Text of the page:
NGI The Weekly Gas Market Report / NGI All News Access

WSI Still Sees Chilly Winter Ahead for Eastern States

Adding weight to the near-consensus winter forecast, Andover, MA-based WSI Corp. said the next three months will bring cooler-than-normal temperatures to the East and South Central United States, with above-normal temperatures dominating the West and North Central regions. Based on its forecast and population-weighting algorithms, WSI said it expects gas and electricity demand this winter to be about the same as last year.

"The combination of the current El Nino event, abundant Eurasian snow cover and a favorable pattern of ocean temperatures in the Atlantic Ocean suggest that this winter will be a cold one in the eastern U.S., especially after the new year," said WSI seasonal forecaster Todd Crawford. "There are even indications that a significant pattern change will occur in late November and that December may be colder than we are currently forecasting."

WSI's forecast for December calls for a warmer-than-normal temperatures in the Northeast and North Central regions, with colder-than-normal temperatures across the rest of the country.

In a statement issued in conjunction with WSI's outlook release, Paul Flemming, Energy Security Analysis Inc. (ESAI) director of power and gas, said the warmer northern temperatures will moderate the demand effects of cooler temperatures in the South and West.

"Lower electrical loads and gas demand for heating in much of the northern regions will result in lower-than-normal gas demand in these regions. Delivered gas prices in the West should firm as temperatures in the region swing from above normal in November to below normal in December," Flemming said.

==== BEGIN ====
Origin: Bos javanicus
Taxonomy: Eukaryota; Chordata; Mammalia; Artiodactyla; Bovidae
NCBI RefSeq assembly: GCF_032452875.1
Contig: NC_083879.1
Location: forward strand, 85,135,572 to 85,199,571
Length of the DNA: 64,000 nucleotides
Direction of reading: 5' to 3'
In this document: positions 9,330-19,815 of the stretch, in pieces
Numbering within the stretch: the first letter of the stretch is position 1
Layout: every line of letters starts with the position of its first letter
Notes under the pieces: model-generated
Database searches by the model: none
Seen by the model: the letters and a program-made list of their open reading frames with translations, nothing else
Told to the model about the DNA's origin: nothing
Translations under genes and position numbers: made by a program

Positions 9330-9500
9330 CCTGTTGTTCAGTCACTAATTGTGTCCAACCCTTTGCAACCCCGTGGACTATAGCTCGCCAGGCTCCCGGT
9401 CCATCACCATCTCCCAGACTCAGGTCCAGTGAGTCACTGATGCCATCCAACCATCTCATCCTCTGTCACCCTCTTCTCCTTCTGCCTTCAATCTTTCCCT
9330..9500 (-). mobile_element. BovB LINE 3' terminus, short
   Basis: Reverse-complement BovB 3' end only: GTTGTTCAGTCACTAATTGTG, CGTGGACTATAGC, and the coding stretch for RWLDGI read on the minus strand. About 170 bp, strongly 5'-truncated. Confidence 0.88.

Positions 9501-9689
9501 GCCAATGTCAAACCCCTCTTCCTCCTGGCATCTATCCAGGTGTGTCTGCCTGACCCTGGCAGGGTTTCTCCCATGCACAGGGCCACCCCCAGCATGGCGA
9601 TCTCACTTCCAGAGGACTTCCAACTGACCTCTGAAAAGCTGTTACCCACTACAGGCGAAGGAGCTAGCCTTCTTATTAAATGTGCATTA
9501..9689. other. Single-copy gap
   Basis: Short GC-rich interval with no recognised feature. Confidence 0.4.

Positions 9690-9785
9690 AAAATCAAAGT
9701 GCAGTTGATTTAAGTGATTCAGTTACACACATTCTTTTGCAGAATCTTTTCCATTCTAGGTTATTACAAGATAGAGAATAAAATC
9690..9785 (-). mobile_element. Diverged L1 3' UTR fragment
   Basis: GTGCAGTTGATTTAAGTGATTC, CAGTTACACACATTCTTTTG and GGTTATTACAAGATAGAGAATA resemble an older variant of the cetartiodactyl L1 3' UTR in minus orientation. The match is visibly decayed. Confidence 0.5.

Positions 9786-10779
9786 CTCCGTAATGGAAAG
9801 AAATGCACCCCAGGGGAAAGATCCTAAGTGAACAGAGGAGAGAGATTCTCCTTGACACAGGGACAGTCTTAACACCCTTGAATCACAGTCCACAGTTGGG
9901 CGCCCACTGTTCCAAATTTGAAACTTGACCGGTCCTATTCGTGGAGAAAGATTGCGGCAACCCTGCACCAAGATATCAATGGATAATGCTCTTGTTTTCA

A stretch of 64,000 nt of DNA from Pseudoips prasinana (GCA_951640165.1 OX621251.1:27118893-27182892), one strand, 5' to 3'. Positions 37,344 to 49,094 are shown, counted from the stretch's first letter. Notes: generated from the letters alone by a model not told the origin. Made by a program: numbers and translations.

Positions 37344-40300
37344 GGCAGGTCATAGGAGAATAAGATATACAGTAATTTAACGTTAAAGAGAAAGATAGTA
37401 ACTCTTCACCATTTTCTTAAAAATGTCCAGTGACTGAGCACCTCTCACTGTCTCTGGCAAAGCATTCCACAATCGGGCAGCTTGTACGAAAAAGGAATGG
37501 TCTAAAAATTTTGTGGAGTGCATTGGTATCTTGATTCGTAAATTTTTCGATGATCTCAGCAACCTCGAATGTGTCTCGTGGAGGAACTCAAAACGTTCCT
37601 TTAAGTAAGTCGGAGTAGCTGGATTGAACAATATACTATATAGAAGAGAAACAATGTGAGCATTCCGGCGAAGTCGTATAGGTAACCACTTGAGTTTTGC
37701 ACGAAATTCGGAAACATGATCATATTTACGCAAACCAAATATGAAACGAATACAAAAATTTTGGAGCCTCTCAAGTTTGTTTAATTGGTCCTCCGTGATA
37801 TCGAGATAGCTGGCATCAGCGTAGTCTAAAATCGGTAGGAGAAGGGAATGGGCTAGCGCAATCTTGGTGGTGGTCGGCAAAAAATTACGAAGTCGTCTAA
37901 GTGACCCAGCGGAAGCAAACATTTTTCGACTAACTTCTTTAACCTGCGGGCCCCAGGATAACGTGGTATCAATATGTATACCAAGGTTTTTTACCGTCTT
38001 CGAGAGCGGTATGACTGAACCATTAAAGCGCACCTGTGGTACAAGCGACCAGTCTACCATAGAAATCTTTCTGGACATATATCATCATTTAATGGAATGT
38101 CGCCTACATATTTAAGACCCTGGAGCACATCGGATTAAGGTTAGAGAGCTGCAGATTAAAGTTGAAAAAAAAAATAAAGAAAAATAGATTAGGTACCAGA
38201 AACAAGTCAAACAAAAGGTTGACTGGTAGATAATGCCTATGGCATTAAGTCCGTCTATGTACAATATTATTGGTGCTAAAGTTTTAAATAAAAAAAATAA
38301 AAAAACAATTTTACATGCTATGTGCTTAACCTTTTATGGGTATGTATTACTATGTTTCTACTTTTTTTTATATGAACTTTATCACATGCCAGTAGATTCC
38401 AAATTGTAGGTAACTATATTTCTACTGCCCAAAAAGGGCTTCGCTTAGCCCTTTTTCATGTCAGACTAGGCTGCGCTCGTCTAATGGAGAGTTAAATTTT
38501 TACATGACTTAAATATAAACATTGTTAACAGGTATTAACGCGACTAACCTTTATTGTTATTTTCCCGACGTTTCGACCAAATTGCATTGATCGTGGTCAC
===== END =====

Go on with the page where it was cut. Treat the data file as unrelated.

By January colder-than-normal temperatures will have settled in east of the Mississippi River and in Texas, while warmer-than-normal temperatures will take over in the West, WSI said.

"With record natural gas inventories entering the winter, the expected colder-than-normal January in the consuming East could help to balance supply by lowering inventories at the end of the heating season," Flemming said. "High fuel oil prices will discourage switching away from gas in the power sector except when delivered basis prices are very high in congested areas such as in New York or New England. The effect of this large fuel oil-to-gas spread is supportive of local gas demand, particularly in the Northeast, and delivered gas prices. In the West, warmer-than-normal temperatures should moderate January regional gas and power prices."

WSI's temperature forecast remains the same into February, with significantly colder-than-normal temperatures continuing to grip the East.

"Combined with higher loads in the power sector, gas demand in February could be bullish for prices despite adequate inventories. Warmer-than-normal temperatures in the western states are not likely to result in a complete offset to the higher gas demand in the East," Flemming said.

WSI's outlook was in line with forecasts issued by the National Oceanic and Atmospheric Administration (NOAA) and AccuWeather.com Chief Long Range Forecaster Joe Bastardi (see NGI, Oct. 19). NOAA and Bastardi each called for colder weather across portions of the East in coming months, and each said the nation's winter weather will be significantly affected by El Nino. But NOAA said it expected the current El Nino -- the warming of surface temperatures in the central and eastern equatorial Pacific Ocean -- to strengthen and persist through the winter, while Bastardi said El Nino will fade over the same period.

Turning its back on "group think" winter weather forecasts, WxRisk.com last month said it expects the Midwest -- not the East -- to experience the coldest temperatures relative to normal this winter (see NGI, Nov. 2).

The WSI seasonal outlooks reference a standard 30-year norm (1971-2000). The next WSI forecast, for January-April, is scheduled to be issued Dec. 22.

©Copyright 2009 Intelligence Press Inc. All rights reserved. The preceding news report may not be republished or redistributed, in whole or in part, in any form, without prior written consent of Intelligence Press, Inc.

Comments powered by Disqus